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Review: Kabukicho Love Hotel (Japan, 2014)

By , 13 Apr 16 01:51 UTC
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Steamy sex scenes, dark secrets, and broken dreams —“pink film” kingpin Ryuichi Hiroki does it again. A multi-threaded drama featuring a Korean call girl, an aspiring idol, a runaway thief, and a dejected hotel manager ,  Kabukicho Love Hotel does well to intrigue and sympathize with its broken characters and their dilemmas over a 24-hour period.

Always interesting but a tad sentimental, our tale follows the stories of five different “couples” engaged in dubious acts that ultimately find their way to the eponymous Atlas Hotel in Tokyo’s raunchy red-light Kabuki-cho district.

Toru and Saya.

Toru and Saya.

First we’re introduced to Toru (Shota Sometani) and his aspiring pop idol girlfriend Saya (Atsuko Maeda, from AKB48), whose relationship has run dry as Toru’s desire for sex has disappeared. Fired from his front desk job at the Grand Pacific Hotel, Toru secretly takes a manager gig at the Atlas Hotel without telling Saya. To add to Toru’s plight, his family was devastated by the Tohoku earthquake of 2011. Gloomy and expressionless, mop-top Shota Sometani does a fine job of portraying Toru as stuck and dispirited.

Next we’re introduced to Hena (Lee Eun-Woo), a Korean call girl and her chef boyfriend Chong-Su (Son ll-Kwon), who doesn’t know the true nature of Hena’s occupation. Chong-Su isn’t without secrets of his own, secretly sleeping with an older Japanese woman on the side for extra money. Both Hena and Chong-Su want to go back to Korea to follow their dreams of opening a boutique store and soba shop, respectively. Hena’s interactions with her clients are rich and interesting — mostly buoyed by Lee’s excellent acting —but never go beyond the hooker-with-a-heart-of-gold cliches. Chong-Su does have lingering suspicions about Hena’s occupation, as he’s surprised about how she has so much money.

Next we follow a homeless teenager Hinako (Miwako Wagatsuma), who’s picked up by Masaya, a recruiter of prostitutes for the Yakuza. This story initially held promise, but quickly succumbed to mawkish melodrama when Hinako wins Masaya over with her sob stories of a broken home. Also interesting is the story of Satomi, the hotel’s middle-aged maid whose involvement in a crime 15 years ago kept her and her partner in hiding ever since. She only has a few days left before the statute of limitations on her arrest expires.

We’re also introduced to Mayu, a part-time pornstar who happens to be Toru’s younger sister. What could’ve been a potentially interesting interaction with Toru falls flat given Mayu’s cliched responses for working in the industry to earn money – given their family’s situation. Toru’s apathetic response shows his resignation to the situation at hand; he understands that neither he nor his sister can be picky about work.

Our main dilemma leads back to Saya, who enters Atlas unaware that her boyfriend works there, with a music executive who’s promised to give her a record deal if she sleeps with him. I can’t help but find the coincidence of Toru’s sister and his girlfriend in the same hotel a bit far-fetched, but suspending logic for this movie will serve you well. Toru’s reaction to seeing Saya is a sad mix of acknowledgement and frustration. We’re also introduced to a married cop named Rikako, whose off-duty meeting with a colleague gets complicated when she spots Satomi on the lam.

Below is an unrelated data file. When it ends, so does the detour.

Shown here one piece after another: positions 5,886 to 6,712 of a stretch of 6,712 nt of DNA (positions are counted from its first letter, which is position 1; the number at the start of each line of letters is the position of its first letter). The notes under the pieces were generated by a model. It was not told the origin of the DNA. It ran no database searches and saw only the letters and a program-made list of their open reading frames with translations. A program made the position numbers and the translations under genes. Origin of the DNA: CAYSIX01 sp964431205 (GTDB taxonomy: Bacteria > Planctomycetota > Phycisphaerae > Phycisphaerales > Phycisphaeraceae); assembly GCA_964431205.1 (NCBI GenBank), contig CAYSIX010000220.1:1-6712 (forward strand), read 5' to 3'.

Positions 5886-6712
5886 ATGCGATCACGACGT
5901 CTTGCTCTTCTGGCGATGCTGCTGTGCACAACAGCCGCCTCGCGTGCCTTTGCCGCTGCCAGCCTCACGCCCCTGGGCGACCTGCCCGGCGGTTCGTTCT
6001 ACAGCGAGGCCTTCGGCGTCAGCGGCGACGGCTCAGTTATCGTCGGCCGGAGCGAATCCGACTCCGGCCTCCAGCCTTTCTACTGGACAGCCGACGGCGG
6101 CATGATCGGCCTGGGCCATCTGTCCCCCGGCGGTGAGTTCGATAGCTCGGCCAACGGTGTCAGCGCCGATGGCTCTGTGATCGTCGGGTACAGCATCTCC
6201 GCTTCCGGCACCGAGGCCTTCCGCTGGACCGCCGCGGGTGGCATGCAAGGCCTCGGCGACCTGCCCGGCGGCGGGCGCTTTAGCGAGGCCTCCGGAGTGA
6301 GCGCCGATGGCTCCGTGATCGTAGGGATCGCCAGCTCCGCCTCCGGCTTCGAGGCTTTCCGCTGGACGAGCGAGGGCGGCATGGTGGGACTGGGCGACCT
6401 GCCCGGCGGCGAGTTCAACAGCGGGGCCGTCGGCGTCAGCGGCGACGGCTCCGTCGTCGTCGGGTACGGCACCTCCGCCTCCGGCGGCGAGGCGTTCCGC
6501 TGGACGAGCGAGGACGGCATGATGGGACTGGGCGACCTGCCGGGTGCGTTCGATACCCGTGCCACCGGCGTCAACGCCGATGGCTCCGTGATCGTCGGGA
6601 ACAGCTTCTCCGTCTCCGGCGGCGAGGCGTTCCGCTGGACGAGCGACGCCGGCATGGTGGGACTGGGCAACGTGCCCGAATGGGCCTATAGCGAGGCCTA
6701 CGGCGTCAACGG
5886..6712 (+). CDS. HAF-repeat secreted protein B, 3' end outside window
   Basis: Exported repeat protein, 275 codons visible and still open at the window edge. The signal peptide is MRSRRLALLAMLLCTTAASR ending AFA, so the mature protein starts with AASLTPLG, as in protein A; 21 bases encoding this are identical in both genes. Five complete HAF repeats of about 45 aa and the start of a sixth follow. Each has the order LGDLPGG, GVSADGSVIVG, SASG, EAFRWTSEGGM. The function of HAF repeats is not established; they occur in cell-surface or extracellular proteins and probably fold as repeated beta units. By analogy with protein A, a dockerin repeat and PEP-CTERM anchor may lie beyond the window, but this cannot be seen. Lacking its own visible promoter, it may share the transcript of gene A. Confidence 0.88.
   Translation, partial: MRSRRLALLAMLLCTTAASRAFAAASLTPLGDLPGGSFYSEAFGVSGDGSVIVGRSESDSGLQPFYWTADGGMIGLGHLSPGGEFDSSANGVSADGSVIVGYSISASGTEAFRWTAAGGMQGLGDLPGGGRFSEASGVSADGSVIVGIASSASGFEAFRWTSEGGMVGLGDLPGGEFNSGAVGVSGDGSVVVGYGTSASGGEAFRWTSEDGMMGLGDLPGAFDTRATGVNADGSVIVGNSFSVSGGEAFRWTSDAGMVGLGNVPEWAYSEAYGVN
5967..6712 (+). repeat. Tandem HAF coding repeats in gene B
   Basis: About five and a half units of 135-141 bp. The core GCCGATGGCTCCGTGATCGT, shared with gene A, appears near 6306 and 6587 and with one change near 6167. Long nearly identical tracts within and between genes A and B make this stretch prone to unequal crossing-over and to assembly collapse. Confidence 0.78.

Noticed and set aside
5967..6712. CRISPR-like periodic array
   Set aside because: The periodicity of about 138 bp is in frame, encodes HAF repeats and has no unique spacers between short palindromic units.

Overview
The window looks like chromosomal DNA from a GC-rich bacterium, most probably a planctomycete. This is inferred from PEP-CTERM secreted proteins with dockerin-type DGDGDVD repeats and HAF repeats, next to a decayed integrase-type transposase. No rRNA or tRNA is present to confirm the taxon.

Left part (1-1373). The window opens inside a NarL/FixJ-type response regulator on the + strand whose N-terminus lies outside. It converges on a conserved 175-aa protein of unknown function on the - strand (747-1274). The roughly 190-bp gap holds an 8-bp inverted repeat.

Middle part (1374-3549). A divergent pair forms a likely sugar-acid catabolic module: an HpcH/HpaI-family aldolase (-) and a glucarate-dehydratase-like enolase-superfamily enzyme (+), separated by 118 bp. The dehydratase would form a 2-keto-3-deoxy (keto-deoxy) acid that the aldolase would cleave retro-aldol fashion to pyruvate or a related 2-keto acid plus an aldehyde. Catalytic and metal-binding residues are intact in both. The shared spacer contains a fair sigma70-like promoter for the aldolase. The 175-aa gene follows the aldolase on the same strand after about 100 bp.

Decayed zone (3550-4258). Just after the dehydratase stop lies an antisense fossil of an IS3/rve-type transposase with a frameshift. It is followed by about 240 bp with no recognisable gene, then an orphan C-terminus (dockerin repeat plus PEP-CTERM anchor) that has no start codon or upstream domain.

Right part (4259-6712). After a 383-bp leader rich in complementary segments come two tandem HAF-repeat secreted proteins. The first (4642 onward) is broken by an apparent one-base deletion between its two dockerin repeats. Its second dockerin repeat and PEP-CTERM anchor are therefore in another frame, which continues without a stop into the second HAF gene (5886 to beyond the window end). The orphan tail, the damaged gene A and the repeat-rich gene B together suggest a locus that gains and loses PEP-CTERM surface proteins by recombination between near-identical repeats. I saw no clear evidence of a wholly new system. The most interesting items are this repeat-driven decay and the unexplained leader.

Incredibly intricate yet never too complex, our web of stories share not only Atlas, but broken characters trying their best to live. Toru works at a love hotel, Mayu’s become a porn star, Hena works as an escort, Satomi’s on the run from the authorities, and Rikako is sleeping with her boss. None of our characters are wandering aimlessly, everyone’s working towards a better future. Toru wants to work at a 5 star hotel again, Hena wants to open a boutique with her mother, Satomi wants to live peacefully after 15 years of hiding, Rikako wants to do her best as a detective, and Mayu simply wants her own freedom.

It’s also interesting to note that Japan is a society of extreme conformity — and our characters are on the fringes of this society. They all want to lead respectable lives, but Japan’s social limitations have clearly edged them out. I get a sense of isolation from each of these characters since they’re separated from the norm, but also a sense of kinship. The love hotel represents a safe haven, free from the expectations of society.

At the same time, Director Hiroki explores the theme of moral decay and the materialistic nature of reality. Our characters are all involved in some form of crime (adultery to murder), and largely for materialistic reasons (money or promotions). As an aspiring capitalist, the acknowledgement of a materialistic reality is music to my ears, but I can’t help but feel a lingering sense of disappointment as well.

Never preachy about morals or righteousness, Kabukicho Love Hotel offers a humble observation of broken characters doing their best to survive. It’s fun, gripping, dark, and steamy — another pink classic from Ryuichi Hiroki.

Kabukicho Love Hotel (Japanese: さよなら歌舞伎町) — Japan. Directed by Ryuichi Hiroki. Dialog in Japanese and Korean. First released September 2014. Running time 2hr 16min. Starring Shota Sometani, Atsuko Maeda, Lee Eun-woo, and Son Il-kwon.

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